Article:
In the sun, there was a special light at the
top of the building, the street was full and in the distance, the city park was
opening up in the middle of the big city. I was on my way. It’s hard not to be
on the road in a city as big as this one. The light hit me directly in the face
and, unintentionally, I smiled, caught me, called me and, little by little, I
was getting closer. The great monument in the Citadel Park of Barcelona greeted
me, imperious. And I returned its greeting, completely sure that it was waiting
for me. I remember the light because it seemed the same to me as the one you
feel inside when you are in love. And, then, you want to immortalize that
feeling, that touch, that second, to turn it into something infinite, lasting,
to be able to return from time to time to the moment. You take out the mobile,
you frame, you focus, you click and then, somehow, you get that instant never
to die and you find the magic of the moments, inevitably, finite.
And it is from this memory that my vision of the exhibition “Camera and City, Urban Life in Photography and Cinema” (Cámara y ciudad. La vida urbana en la fotografía y en el cine) begins. It begins with the sensation of wanting to preserve something and, in the end, almost unwittingly, turn a city into an eternal myth. The photographic medium has immortalized the modern city throughout the twentieth century as a setting for the work of life, as a large television set that welcomes us, the city as the place where worlds and realities reside, sometimes so disparate that you do not believe they belong to the same place. The city as the epicentre of the society created around the lights it evokes.
The city of Paris portrayed since the early 1920s,
a sample of newspapers that speak of a world war that left countries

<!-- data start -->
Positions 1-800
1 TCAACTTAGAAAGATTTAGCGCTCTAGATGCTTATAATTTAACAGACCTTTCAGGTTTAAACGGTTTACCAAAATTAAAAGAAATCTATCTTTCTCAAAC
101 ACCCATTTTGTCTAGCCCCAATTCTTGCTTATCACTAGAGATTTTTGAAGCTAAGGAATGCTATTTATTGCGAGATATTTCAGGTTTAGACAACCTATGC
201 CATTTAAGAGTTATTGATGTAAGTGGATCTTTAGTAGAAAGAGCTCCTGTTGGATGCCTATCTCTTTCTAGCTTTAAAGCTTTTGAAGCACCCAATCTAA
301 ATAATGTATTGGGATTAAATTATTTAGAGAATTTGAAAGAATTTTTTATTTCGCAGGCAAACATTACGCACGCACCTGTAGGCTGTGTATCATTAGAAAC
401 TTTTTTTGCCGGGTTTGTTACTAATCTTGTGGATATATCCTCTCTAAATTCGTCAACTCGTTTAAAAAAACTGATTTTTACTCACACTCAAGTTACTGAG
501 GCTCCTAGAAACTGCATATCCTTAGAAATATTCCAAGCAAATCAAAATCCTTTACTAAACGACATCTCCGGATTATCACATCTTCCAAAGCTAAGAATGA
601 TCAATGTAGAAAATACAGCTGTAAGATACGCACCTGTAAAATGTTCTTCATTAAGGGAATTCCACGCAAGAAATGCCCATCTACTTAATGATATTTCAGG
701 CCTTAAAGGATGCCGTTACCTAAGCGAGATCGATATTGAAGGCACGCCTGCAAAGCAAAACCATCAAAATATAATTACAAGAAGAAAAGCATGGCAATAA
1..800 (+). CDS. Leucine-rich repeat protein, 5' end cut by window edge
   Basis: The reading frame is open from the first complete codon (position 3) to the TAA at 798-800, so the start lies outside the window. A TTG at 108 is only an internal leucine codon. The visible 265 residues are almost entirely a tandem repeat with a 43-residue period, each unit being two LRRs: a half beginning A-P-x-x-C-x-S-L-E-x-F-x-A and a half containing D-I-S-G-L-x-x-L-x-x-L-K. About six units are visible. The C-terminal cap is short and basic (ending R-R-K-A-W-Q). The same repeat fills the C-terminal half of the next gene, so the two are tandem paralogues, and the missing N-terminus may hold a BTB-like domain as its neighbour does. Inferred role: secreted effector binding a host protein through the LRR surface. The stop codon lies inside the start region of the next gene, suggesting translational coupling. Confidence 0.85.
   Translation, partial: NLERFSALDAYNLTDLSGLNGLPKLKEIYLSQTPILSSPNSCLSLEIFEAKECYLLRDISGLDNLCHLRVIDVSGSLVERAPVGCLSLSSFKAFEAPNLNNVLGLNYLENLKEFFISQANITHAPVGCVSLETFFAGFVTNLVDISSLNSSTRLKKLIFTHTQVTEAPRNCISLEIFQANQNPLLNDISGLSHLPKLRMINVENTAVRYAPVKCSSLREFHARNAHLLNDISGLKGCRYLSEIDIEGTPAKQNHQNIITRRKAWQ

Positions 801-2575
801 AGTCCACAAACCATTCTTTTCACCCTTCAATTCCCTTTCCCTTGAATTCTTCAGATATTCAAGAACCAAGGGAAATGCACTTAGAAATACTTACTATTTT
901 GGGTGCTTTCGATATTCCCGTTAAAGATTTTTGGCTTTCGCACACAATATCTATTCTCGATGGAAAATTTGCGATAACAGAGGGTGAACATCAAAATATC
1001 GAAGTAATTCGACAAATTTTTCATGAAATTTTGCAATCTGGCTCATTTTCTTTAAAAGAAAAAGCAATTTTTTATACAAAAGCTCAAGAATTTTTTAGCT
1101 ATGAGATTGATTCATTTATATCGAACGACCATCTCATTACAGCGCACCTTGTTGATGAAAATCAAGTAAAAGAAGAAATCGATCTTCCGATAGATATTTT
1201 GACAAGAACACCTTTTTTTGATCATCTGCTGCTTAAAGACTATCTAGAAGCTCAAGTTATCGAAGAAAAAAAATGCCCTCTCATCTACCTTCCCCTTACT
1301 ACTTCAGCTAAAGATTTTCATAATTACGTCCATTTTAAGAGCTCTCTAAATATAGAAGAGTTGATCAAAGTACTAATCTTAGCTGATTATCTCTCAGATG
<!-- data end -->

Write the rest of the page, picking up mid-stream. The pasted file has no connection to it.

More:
devastated, the powerful and majestic image showing the reality of our parents,
police charges, hundreds of images that speak of the streets of Barcelona, its
neighborhoods, the cities that surround it and the sectors of the population
that lived there and that still persist, images of a New York that has nothing of
what they show us in films.
The historical facts lived in the last century
appear in front of us in a perfect staging. The more you dig into the walls,
the more attractive the idea of learning more becomes. Spanish Civil War,
migratory crisis or the recession that was experienced in the last economic
crisis, everything is discovered in a thread that accompanies you on the path
of history. Photography as the main aid in the work of documenting and also
Frames that become movies or small montages
that tell something that impacts and excites. A model that parades before the
attentive gaze of those present and of the objective. Clothes stretched out in
dozens of windows that open in a plot line that explains a social reality.
André Kertész captures “Paris in summer. A stormy afternoon” (Paris en verano. Una tarde de tormenta) in 1925, Brassaï captures in 1930 the work “Homeless, quay of Tuileries” (Vagabunda, Muelle de las Tullerías), the two works stand out for their modernity, for their complexity and for the quality of the same ones, that sometimes are difficult to obtain even with the most current cameras. In 1967, Marc Riboud created an iconic image, “The Young Woman with a Flower” (La joven con Flor), which has been a key element in many protests around the world. A function of photography as a protest that is also found in the “Collection of mattresses for refugees. 20/10/1936” (Recogida de colchones para los refugiados. 20/10/1936) by Pérez de Rozas. The four images are included in this fascinating exhibition on the history and role of the camera in today’s world.
CaixaFórum opens the doors to this reflection until 8 March 2020. I invite you to enter, to think about those moments that you have fixed in your memory, those photographs that hang on your walls, which are in a frame on the bookshelf at home, those moments impregnated in black and white that your grandparents show you. To those stories that hide behind the faces you contemplate. I invite you to the city is also your stage and I wish you to find in it, a click, a frame, an action, a moment that is unforgettable and eternal.